One argument I absolutely do not endorse is the idea that if "somebody else would have done it anyway" that makes the bad things that actually happened somehow more defensible, not least because, when it comes to extreme forms of corruption, somebody else probably wouldn't have done it anyway. Someone else probably would have exploited the "New Britain" dreams to build cheap crap, and someone else probably would have exploited the impetus of '60s pop culture to publish cheap, crowd-pleasing crap (even if he hadn't been so politically odious, Robert Maxwell would undoubtedly have done just this had he won the battles for the News of the World and Sun in 1969, quite apart from everything else we know all too well). But someone else probably wouldn't have done the other, more profoundly damaging things that Poulson and News International have both done in their respective times. The difference is important, and should be kept in mind when cynics and reactionaries on the Right, or SWP tribalists on the Left, say "it was always inevitable anyway" - an absolute fundamentalism which renders any kind of progress impossible. It is possible for popular, mainstream media to be wholly socially responsible if properly regulated and balanced. Even today, Ofcom has sufficient power - just - to ensure that no major channel could become quite so shameless and venal (which of course is precisely why the Murdoch tabloids constantly attacked it as though it had the IBA's powers), while the pre-Murdoch history of British mass television offers a shining example, probably better in that field than anything else that has ever existed anywhere in the world, of cheerful populism combined with a fearless sense of moral responsibility.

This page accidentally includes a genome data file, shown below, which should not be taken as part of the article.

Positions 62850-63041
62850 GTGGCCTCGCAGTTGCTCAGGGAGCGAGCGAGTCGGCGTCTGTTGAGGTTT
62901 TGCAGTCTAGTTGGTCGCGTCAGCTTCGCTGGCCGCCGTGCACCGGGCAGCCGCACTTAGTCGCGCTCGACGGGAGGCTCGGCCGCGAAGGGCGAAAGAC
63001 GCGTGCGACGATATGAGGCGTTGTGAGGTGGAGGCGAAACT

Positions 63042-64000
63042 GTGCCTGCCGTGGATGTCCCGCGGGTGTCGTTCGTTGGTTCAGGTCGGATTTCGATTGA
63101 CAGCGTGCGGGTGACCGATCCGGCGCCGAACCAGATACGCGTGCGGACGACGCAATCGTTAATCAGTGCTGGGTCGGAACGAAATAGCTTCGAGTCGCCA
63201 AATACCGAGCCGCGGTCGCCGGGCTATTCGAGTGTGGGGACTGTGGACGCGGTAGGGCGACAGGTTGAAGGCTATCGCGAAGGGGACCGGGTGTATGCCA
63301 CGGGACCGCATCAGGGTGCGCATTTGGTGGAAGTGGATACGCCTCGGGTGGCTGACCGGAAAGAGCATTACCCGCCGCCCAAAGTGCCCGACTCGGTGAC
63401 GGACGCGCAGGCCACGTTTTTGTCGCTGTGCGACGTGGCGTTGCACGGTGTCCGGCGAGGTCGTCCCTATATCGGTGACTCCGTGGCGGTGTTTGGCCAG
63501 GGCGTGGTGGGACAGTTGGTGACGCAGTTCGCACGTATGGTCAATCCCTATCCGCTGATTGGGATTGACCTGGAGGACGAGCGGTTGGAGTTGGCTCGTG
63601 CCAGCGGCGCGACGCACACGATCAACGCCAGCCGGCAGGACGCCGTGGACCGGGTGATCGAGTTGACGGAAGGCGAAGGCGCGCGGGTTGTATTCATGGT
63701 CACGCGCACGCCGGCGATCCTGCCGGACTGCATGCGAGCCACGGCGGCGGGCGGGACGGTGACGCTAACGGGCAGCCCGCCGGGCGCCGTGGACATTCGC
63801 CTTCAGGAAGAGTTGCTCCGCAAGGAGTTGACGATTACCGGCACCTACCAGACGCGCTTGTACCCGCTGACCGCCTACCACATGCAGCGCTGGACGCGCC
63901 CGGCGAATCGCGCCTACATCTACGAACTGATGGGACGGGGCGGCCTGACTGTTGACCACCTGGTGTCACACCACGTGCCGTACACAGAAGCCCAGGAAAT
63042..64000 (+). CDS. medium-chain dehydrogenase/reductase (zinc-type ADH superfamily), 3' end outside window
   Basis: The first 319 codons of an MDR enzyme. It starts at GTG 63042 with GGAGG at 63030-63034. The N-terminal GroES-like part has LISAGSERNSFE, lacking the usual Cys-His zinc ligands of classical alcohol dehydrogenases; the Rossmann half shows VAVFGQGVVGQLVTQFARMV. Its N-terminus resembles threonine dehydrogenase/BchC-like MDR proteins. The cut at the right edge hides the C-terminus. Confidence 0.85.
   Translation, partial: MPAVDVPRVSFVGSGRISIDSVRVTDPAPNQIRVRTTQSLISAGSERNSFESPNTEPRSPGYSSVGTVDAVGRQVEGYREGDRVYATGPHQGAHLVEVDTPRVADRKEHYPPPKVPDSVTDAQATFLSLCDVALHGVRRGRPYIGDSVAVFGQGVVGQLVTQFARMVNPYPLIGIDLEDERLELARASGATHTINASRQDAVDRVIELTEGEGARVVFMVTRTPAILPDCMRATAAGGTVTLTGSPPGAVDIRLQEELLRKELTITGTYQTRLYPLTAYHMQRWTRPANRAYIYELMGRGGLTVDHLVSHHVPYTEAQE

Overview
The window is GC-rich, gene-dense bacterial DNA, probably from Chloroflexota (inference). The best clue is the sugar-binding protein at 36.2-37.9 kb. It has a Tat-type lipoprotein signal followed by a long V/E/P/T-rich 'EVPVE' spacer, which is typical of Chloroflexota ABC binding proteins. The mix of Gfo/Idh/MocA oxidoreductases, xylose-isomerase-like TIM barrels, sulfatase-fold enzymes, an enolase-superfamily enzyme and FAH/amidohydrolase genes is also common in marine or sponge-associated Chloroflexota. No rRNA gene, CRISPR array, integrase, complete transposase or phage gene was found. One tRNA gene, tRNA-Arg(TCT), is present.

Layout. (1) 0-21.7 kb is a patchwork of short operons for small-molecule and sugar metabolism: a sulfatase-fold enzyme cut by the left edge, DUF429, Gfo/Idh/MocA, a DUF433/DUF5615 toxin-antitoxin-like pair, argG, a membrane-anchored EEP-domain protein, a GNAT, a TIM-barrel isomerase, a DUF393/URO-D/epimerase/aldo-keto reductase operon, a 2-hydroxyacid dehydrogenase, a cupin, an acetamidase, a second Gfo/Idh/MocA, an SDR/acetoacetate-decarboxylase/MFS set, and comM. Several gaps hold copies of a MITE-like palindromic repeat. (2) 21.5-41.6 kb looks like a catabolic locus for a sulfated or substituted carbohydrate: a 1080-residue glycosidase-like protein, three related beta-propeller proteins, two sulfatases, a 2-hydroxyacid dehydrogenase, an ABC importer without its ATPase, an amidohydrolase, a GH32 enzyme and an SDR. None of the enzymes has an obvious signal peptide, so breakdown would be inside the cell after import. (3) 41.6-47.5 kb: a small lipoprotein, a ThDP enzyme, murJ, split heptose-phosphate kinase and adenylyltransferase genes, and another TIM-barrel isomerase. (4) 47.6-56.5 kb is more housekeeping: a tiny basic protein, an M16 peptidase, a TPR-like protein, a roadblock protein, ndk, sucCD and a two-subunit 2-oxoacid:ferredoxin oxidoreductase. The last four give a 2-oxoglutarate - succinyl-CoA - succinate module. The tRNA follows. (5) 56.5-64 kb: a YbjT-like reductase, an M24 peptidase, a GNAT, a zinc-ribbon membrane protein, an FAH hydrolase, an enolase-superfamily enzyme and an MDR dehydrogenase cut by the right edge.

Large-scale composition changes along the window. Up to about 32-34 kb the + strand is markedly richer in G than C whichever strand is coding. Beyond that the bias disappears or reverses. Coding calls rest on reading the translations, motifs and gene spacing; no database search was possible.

Which brings me round to the argument that what may happen now doesn't really matter because Murdoch's real business and real wealth comes from the United States and other international markets, and the UK is small beer for him. While technically true, this doesn't really apply if you've lived your whole life in the UK and intend to stay here for some time to come; of necessity, your concerns will lean more towards his impact on the world you grew up in and felt had been snatched from you before you could fully inherit it. His impact on American television simply cannot be compared to his impact here; while Fox undoubtedly changed the content of US network TV, appealing to an audience that previously hadn't been recognised and willing that audience's cultural norms to become far broader (and thus, ironically, upsetting many of the viewers of the news network that uses the same name), it didn't bring about a comparable change in the form, which had always been structured on populist, market-led grounds virtually as a foundation stone of American broadcasting itself (which is precisely the reason why the pre-1990 ITV was set up as it was - or, more accurately, wasn't).